In addition to academic benefits, peer mentorship provides students with the interpersonal skills and sense of community that are integral in developing a healthy sense of self and place in society.

Starting at any new school, especially high school, can be an intimidating process. With a mentor acting as a peer resource to both welcome mentees into their new student community and serve as emotional support, new students are able to develop healthy relationships with people  who are immediately dedicated to their well-being and success.

Additionally, with ready access to a mentor close to their age (near-peer mentoring), mentees are able to ask questions and seek advice they might not otherwise feel comfortable or confident asking of the adult teachers and counselors around them.

This in turn gives them the confidence to navigate the challenges of their new academic environments, and life outside school as well. In fact, students who have mentors are 81% more likely to participate regularly in sports or extracurricular activities than those who do not and are less likely to utilize drugs and alcohol, and engage in otherwise destructive behaviors (including suicide) than their peers without mentors. In short, having the care and guidance of a mentor assures that students are making the healthiest decisions both inside and outside of the school environment.

Navigator Curriculum Prepares Students for Life!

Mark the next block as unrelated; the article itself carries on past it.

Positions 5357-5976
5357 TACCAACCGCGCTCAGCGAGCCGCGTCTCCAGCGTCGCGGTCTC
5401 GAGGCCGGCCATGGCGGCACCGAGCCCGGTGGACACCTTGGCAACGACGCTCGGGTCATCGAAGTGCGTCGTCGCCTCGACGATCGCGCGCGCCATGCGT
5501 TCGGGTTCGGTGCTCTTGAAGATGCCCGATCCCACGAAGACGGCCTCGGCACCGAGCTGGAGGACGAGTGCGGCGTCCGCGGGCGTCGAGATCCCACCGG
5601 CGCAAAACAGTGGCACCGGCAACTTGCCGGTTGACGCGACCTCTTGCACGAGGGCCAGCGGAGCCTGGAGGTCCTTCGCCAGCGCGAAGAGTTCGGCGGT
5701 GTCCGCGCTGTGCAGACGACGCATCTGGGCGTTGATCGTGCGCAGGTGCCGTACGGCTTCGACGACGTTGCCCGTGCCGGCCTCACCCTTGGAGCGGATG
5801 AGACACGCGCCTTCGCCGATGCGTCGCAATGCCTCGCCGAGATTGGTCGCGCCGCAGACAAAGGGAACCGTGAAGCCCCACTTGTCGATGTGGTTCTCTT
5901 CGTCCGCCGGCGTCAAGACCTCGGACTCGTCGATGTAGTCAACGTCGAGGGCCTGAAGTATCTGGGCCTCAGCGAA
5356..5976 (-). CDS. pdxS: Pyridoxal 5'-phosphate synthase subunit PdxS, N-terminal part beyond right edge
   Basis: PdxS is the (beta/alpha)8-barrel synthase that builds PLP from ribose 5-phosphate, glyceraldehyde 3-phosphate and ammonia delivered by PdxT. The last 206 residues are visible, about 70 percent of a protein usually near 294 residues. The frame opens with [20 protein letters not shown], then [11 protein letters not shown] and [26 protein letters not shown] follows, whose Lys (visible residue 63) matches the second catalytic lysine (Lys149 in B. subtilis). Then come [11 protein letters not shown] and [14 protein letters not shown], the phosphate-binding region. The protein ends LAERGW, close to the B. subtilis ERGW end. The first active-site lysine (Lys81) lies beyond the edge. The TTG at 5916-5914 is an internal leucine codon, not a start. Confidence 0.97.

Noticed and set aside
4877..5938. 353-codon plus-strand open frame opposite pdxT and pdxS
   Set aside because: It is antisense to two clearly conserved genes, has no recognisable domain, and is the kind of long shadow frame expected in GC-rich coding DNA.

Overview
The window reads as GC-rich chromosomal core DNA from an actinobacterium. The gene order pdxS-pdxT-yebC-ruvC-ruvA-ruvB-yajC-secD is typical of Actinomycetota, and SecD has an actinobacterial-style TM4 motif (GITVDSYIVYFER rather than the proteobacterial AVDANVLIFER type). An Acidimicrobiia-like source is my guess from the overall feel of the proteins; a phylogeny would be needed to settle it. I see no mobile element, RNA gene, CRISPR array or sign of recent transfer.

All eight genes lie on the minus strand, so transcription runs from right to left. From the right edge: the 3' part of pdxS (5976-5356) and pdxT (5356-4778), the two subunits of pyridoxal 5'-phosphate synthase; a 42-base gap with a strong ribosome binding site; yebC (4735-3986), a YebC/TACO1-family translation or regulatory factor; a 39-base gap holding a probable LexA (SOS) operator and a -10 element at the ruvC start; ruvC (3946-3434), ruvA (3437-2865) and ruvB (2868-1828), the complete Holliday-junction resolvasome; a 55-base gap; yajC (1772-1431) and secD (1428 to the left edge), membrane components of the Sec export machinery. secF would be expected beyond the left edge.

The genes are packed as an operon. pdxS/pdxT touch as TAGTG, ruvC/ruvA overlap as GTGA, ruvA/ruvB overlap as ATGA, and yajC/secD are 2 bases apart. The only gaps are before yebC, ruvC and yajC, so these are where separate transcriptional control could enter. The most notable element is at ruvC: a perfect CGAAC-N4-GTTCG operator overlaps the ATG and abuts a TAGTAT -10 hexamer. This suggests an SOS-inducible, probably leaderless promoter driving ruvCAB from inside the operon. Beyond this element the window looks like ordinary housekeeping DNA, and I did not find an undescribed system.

Johnathon Tully, of the Naval Academy, served as a senior mentor during high school. Below he identifies similarities between the Navigator curriculum and what he learned his freshman year at the Naval Academy. 

Freshmen Excel when they feel cared for!

Trained upperclassmen (Student Mentors) caring for freshmen develops life skills and helps guide freshmen to do their best and become the people they were meant to be!

75% of freshmen surveyed said it would be helpful to have a mentor.

80% of the Upperclassmen Mentors said this one program had a positive impact on their school’s culture.

Benefits to the Mentors

Mentorship programs don’t just benefit the mentees however—there are incredible advantages and rewards to those who are acting as the mentors as well.

Acting as a fellow classmate’s champion, educational mentor, and tour guide through the complicated high school environment allows mentors a sense of both accomplishment and community. Through helping mentees hone their academic and social knowledge, mentors are able to further their own understanding of their courses, their peers, and understand the ways in which they can positively impact those around them.

Being a mentor is truly an exercise in community participation, and allows mentors to develop leadership and supervisory skills that will serve them throughout their academic, professional, and personal careers.

Why Train Upperclassmen to Lead Freshmen Through Mentoring?

Creating Community and Strengthening Culture

When freshman feel cared for by a Student Mentor, they will do their best!

“Because of this class, I grew a ton my senior year!”  – Evan

Comments by Student Mentors

Just a few of the many that were positively affected